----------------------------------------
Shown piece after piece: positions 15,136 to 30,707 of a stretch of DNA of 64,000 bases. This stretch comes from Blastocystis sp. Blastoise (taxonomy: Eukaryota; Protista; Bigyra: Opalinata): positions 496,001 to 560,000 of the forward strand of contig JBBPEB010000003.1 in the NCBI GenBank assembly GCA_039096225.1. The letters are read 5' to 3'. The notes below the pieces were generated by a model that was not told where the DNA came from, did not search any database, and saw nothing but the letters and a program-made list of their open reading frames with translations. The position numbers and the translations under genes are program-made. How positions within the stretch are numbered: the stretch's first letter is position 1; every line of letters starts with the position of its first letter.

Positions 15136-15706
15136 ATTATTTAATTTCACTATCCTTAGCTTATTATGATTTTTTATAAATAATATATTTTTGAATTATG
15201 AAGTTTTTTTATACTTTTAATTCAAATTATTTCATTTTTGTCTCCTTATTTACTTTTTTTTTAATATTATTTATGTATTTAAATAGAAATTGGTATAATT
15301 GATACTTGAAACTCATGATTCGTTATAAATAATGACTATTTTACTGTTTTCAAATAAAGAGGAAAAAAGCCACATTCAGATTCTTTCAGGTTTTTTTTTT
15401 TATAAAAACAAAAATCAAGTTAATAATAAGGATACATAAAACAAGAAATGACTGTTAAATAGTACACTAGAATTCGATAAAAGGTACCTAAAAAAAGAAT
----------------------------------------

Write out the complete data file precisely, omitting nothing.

Shown piece after piece: positions 15,136 to 30,707 of a stretch of DNA of 64,000 bases. This stretch comes from Blastocystis sp. Blastoise (taxonomy: Eukaryota; Protista; Bigyra: Opalinata): positions 496,001 to 560,000 of the forward strand of contig JBBPEB010000003.1 in the NCBI GenBank assembly GCA_039096225.1. The letters are read 5' to 3'. The notes below the pieces were generated by a model that was not told where the DNA came from, did not search any database, and saw nothing but the letters and a program-made list of their open reading frames with translations. The position numbers and the translations under genes are program-made. How positions within the stretch are numbered: the stretch's first letter is position 1; every line of letters starts with the position of its first letter.

Positions 15136-15706
15136 ATTATTTAATTTCACTATCCTTAGCTTATTATGATTTTTTATAAATAATATATTTTTGAATTATG
15201 AAGTTTTTTTATACTTTTAATTCAAATTATTTCATTTTTGTCTCCTTATTTACTTTTTTTTTAATATTATTTATGTATTTAAATAGAAATTGGTATAATT
15301 GATACTTGAAACTCATGATTCGTTATAAATAATGACTATTTTACTGTTTTCAAATAAAGAGGAAAAAAGCCACATTCAGATTCTTTCAGGTTTTTTTTTT
15401 TATAAAAACAAAAATCAAGTTAATAATAAGGATACATAAAACAAGAAATGACTGTTAAATAGTACACTAGAATTCGATAAAAGGTACCTAAAAAAAGAAT